A machine built and stationed in the Middle East has cracked the list of the 10 most powerful supercomputers on the planet for the first time ever, while a Chinese system topped the list for the fifth straight year, officials at the Top 500 List project have announced.
Based at the King Abdullah University of Science and Technology (Kaust) in Saudi Arabia, the Shaheen II (or Peregrine Falcon II) is a Cray XC40 computer capable with a number-crunching capacity of 5.536 petaflops, according to BBC News. It finished seventh on this year’s Top 500, making it the highest-ranked Middle Eastern system in the 22-year history of the rankings.
Located in Thuwal, Saudi Arabia, the Shaheen II uses 200,000 processors arranged in more than 6,000 nodes, and boasts 17.6 petabytes of storage and 790 terabytes of main memory, the British media outlet added. The supercomputer is being used for research projects, turbulence modeling in engines, measuring atmospheric dynamics, and studying renewable energy grids.
The Shaheen II is the only new entry in the latest version of the Top 10 supercomputer list, the organization behind the rankings explained in a press release. Each of the nine other highest-ranked devices were installed in 2011 or 2012, a low turnover level that Top 500 said reflects a slowing technology trend first observed back in 2008.
China’s Tianhe-2, DOE’s Titan ranked 1-2 on the new list
Topping the list for the fifth straight time was China’s Tianhe-2, which according to Top 500 led all supercomputers with a peak performance of 33.86 petaflops on the Linpack benchmark across 16,000 nodes. One petaflop is equal to approximately one quadrillion calculations per second.
Finishing in second place was Titan, a Cray XK7 system installed at the Department of Energy’s (DOE) Oak Ridge National Laboratory. Titan was the top US-based system, as well as one of the most energy-efficient supercomputers on the list, and achieved a measurement of 17.5 petaflops.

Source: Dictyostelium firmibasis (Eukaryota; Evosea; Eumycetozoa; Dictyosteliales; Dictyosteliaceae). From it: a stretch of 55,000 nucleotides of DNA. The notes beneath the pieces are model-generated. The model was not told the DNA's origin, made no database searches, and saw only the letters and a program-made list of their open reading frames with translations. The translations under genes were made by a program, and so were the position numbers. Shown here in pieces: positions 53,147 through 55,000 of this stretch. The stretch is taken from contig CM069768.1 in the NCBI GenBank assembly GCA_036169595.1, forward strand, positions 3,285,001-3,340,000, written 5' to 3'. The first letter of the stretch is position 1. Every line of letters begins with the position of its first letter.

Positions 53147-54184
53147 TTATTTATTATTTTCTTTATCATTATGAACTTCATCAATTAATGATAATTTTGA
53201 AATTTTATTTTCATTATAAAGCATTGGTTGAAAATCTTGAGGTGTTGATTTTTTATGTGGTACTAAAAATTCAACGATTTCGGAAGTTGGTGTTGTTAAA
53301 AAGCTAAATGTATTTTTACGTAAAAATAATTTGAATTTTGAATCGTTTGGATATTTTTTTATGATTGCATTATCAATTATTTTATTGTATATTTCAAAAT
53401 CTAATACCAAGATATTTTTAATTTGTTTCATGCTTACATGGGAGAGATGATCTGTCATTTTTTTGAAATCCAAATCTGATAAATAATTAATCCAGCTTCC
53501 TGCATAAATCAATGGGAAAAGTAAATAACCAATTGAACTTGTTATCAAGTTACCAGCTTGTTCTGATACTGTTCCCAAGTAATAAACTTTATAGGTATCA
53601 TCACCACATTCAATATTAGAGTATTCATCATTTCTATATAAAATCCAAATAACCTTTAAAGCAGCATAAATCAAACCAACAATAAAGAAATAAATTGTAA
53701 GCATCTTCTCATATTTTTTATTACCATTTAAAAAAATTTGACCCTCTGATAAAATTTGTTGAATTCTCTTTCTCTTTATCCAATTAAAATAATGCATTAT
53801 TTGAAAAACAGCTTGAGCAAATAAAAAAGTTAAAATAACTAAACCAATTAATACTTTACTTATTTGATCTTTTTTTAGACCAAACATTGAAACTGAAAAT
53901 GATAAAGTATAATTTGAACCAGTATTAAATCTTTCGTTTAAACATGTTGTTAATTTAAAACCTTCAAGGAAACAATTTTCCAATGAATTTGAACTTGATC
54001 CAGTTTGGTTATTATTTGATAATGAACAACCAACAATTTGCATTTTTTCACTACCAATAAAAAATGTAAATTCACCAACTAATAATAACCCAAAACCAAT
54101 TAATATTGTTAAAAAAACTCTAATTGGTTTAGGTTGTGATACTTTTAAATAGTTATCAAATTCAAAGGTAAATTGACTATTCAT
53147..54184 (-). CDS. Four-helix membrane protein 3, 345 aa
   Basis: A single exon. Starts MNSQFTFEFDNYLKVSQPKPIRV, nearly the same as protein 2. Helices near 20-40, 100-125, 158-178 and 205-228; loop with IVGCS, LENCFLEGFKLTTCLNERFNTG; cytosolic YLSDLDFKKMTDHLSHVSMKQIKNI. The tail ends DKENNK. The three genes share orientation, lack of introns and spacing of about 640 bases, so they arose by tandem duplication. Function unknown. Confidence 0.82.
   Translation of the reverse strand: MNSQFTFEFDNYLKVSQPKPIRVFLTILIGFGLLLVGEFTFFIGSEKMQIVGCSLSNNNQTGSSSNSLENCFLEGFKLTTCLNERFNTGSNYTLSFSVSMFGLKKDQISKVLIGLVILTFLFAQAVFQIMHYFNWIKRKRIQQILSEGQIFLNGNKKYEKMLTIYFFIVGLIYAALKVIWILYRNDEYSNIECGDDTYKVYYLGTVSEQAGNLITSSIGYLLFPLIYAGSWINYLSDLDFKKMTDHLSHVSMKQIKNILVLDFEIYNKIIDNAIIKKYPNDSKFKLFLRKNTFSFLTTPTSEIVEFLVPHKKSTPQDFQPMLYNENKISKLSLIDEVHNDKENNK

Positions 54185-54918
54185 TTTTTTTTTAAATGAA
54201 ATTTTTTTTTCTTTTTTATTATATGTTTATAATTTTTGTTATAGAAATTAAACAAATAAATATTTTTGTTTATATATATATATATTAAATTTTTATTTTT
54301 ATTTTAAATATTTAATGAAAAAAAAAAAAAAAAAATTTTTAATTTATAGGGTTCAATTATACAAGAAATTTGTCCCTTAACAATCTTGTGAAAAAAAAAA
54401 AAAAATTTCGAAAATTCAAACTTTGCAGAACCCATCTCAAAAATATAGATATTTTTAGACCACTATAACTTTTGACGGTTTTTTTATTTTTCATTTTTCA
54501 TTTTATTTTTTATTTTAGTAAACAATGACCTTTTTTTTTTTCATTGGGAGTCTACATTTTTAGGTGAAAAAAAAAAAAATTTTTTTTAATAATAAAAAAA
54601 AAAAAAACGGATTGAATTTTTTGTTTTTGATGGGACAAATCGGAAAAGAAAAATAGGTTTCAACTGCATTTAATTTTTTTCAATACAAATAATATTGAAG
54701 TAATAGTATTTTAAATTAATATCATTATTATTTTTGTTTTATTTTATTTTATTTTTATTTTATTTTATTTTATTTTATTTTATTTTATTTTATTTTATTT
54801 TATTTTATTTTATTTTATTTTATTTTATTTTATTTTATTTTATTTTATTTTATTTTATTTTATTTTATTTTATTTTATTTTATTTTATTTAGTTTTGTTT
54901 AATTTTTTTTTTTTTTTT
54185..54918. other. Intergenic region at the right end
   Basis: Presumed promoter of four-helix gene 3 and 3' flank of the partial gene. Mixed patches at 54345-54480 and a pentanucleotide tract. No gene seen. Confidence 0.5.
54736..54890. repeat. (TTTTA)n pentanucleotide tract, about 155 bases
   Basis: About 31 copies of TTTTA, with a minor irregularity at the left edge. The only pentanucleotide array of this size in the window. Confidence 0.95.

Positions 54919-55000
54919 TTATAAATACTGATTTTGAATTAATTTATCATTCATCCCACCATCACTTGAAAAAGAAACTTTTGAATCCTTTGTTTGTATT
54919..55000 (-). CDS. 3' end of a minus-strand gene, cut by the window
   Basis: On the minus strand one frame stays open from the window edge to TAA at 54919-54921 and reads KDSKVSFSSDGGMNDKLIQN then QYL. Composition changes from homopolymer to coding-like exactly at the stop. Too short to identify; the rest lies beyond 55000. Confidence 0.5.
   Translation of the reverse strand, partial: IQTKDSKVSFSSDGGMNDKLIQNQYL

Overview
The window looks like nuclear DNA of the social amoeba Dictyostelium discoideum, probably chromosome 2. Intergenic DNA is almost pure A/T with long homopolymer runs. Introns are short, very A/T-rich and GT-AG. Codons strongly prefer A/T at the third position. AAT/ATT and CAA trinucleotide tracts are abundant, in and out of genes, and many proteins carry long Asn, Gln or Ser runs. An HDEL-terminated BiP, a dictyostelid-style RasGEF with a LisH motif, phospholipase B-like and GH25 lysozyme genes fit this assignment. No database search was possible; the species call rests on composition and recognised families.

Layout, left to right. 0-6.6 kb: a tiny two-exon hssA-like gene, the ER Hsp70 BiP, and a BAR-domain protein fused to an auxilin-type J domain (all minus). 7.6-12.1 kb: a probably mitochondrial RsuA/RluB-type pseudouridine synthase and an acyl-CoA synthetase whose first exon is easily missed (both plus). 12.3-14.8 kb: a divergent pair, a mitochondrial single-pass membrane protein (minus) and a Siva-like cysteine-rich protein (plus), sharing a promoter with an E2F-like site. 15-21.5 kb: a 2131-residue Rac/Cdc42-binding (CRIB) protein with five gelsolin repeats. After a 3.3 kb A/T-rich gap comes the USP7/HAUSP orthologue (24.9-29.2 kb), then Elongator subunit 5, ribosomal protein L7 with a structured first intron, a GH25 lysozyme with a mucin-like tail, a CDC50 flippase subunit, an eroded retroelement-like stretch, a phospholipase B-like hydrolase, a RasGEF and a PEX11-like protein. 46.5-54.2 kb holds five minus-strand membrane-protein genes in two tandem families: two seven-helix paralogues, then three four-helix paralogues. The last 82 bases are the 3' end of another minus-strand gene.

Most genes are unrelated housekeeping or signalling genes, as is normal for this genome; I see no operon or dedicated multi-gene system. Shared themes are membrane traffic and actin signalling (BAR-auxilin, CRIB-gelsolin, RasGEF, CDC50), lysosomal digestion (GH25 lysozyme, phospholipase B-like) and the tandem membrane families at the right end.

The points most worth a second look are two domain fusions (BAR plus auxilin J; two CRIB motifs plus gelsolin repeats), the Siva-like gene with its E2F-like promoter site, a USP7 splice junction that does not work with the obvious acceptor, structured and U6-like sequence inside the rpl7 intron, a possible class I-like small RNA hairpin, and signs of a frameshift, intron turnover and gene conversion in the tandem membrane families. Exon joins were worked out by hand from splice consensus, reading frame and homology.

The US remained the top country in terms of overall representation on the list, with 233 of the 500 computers on the rankings being American – an increase from 231 six months ago, but down from 265 on the November 2013 list. The number of European systems rose from 130 to 141 and the number of Asian systems fell from 120 to 108.
The total combined performance of all 500 systems increased to 363 petaflops, compared to 309 petaflops last November and 274 Pflop/s one year ago, and the number of supercomputers with performance greater than one petaflop increased from 50 last November to 68 on the current list. Ninety-eight percent of the systems use processors with six or more cores, they added.
In terms of manufacturers, HP placed the most computers on the Top 500 list, as their machines comprised 35.6 percent of the list (178 systems). IBM had 11 systems (22.2 percent on the list) and Cray was in third place with 71 systems (14.2 percent). The No. 500 computer on the current list recorded a performance of 153.6 teraflops, up from 133.7 teraflops six months ago.